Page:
Non-Stop, 2014

No one is better at killing bad guys on various modes of transportation than Liam Neeson, and McNairy got to experience that firsthand. This airplane-set action thriller finds Neeson's air marshal Bill Marks spending a transcontinental flight trying to figure out who's murdering passengers and setting him up. The late reveal is that McNairy's Tom Bowen is the mastermind — prompting Marks to eject him from the world of the living.

"I was a huge fan of Liam and his movies. He was definitely on a bucket list of people that I really wanted to work with. And it was interesting that the whole thing was going to be taking place on a plane. I think what sticks out the most was that it was cold, it was in New York, and we were in a metal tube. Every day we came to this shell of this plane, and I thought the cinematographer and director did a really good job of not making the camera static. I'm like, how do you do a whole movie in a plane without getting bored of your location? They had all these different gizmos and rigs and new camera equipment to shoot in there, which I'm always fascinated by."

Scott McNairy Role Call
Scott McNairy in 'Non-Stop'
| Credit: Everett Collection

Gone Girl, 2014

McNairy's sole scene in David Fincher's hit adaptation of Gillian Flynn's novel served as an onscreen reunion with Affleck. With Affleck's Nick Dunne seeking to prove that he didn't kill his very alive wife, Amy (Rosamund Pike), he meets up with her ex-boyfriend Tommy O'Hara (McNairy), whose life she ruined after falsely accusing him of rape.

"I probably wasn't the first, but I had been following David Fincher since I had an interest in the entertainment business. Somebody who I was really dying to work with. I heard so many things about David and the way he works, and I wanted to get on set and have my own experience with that. Again, I was in the company of great talent and incredibly smart people. So I just felt so lucky to get that call and even have the small role that I did. Working with him was everything that I thought it would be and more."

Scott McNairy Role Call
Scott McNairy in 'Gone Girl'
| Credit: 20th Century Studios

Halt and Catch Fire, 2014-2017

Shortly after their collaboration as husband and wife in Argo, McNairy and Kerry Bishé reteamed as a new married couple: talented computer engineers Gordon and Donna Clark. The critically beloved '80s-set AMC drama, which also starred Lee Pace and Mackenzie Davis, was so little-seen while on the air that when told he's speaking to someone who was a fan from the start, McNairy jokes, "You were the one!"

"I really loved working with Kerry, and starting that relationship with her on Argo and then carrying it on to where we got to expand on different characters, but still our relationship. I was really lucky to have her. That was my first series, and the viewership was not high. [Laughs] So it was this unnerving feeling that not very many people were watching the show and you didn't know if you were going to go back. But AMC stuck behind it, they kept pushing it, and they believed in the show. There was never this feeling of like, 'Oh, the show's doing well, we're going again.' It felt like we were trying to give closure to the show each season, just in case it didn't go again. Getting four seasons out of it, I wish we could have gotten another two, just because of the era that we stopped in. But I feel like they did a great job wrapping it up. In the pandemic everyone went through their queues and they got around to it. People comment on that show more than probably anything else I've done. I'm always appreciative of the diehard fans that really stuck with us from the beginning."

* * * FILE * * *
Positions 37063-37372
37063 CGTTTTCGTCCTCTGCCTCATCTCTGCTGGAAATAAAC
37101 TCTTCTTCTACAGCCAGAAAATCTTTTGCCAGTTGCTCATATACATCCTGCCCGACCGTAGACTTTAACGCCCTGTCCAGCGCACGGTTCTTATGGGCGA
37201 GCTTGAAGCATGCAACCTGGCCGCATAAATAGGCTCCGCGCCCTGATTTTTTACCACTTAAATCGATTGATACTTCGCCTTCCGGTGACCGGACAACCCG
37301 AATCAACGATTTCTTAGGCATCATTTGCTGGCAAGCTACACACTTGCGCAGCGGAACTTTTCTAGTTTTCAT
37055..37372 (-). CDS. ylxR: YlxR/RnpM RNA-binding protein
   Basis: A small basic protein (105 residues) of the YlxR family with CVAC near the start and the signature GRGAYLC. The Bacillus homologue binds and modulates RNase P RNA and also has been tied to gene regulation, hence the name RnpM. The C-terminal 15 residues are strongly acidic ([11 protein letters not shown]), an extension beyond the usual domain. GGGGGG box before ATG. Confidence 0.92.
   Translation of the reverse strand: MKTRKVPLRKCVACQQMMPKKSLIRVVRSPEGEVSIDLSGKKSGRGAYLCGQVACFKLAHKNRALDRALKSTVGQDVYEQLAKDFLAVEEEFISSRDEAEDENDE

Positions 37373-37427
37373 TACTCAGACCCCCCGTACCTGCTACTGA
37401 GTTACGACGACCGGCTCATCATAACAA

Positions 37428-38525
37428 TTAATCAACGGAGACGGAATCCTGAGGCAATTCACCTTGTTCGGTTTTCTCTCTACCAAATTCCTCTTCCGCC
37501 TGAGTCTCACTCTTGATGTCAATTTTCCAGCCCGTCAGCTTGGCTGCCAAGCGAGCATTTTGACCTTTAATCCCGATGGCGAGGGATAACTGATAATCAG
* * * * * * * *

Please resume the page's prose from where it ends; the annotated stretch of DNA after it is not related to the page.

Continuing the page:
Scott McNairy Role Call
Scott McNairy on 'Halt and Catch Fire'
| Credit: Everett Collection

Batman v Superman: Dawn of Justice, 2016

In slightly less-publicized fashion than his frequent collaborator Affleck, a.k.a. Batfleck, McNairy also entered the superhero world with a crucial part in Zack Snyder's epic showdown between DC's titans. After being seriously injured by Superman (Henry Cavill) and Zod's (Michael Shannon) destruction of Metropolis at the end of Man of Steel, McNairy's Wayne Enterprises employee Wallace Keefe is convinced by Lex Luthor (Jesse Eisenberg) to smuggle a bomb into a congressional hearing, which kills everyone in attendance — except Superman.

"I was walking out of the lumber yard when Zack called, like, 'Hey, this is Zack,' and I was like, 'Who?' I never thought Zack Snyder would be calling my phone. He was like, 'Oh, this is Zack Snyder, I was interested in you for this part.' I was just like, who is this guy? Who is this person? This isn't Zack. And I remember calling my manager afterwards and saying that Zack had called, and he didn't know about it either. Then with the training we went to through, I used to do a lot of rock climbing back in my youth, and so they brought me out for rehearsal on that job and they're like, 'Hey, you need to rock-climb this wall," and I went right up and they were like, 'Well, rehearsal's done then. Go back to your hotel for three days.' And that was probably the harder part."

Destroyer, 2018

In this gritty, underrated crime film from Karyn Kusama, Nicole Kidman undergoes a radical transformation to star as troubled LAPD detective Erin Bell. As the mystery of a case unfolds in the past and present, Erin often turns to her ex Ethan (McNairy) to mend the relationship between her and their teen daughter.

"Nicole's so beautiful and talented and a movie star, but when you work with her it's like doing an independent film. All that other stuff just goes out the window, and you don't feel like you're working with this massive actor, you feel like you're just working with this incredibly talented person. She pushed for improvising and would say, 'Don't tell me, surprise me.' I thought that was really cool of her, and it lent itself for more creativity for both of us. She definitely creates a very personal sense of freedom when you're working with her, which I didn't expect, for no reason other than she's just such a massive star."

Scott McNairy Role Call
Scott McNairy and Nicole Kidman in 'Destroyer'
| Credit: Everett Collection

True Detective, 2019

Mahershala Ali and Stephen Dorff headlined the third season of Nic Pizzolatto's anthology series as Arkansas detectives investigating the disappearance of two young children. McNairy plays the grieving — and closeted — father, Tom Purcell, who over the years develops a close bond with Dorff's Roland West.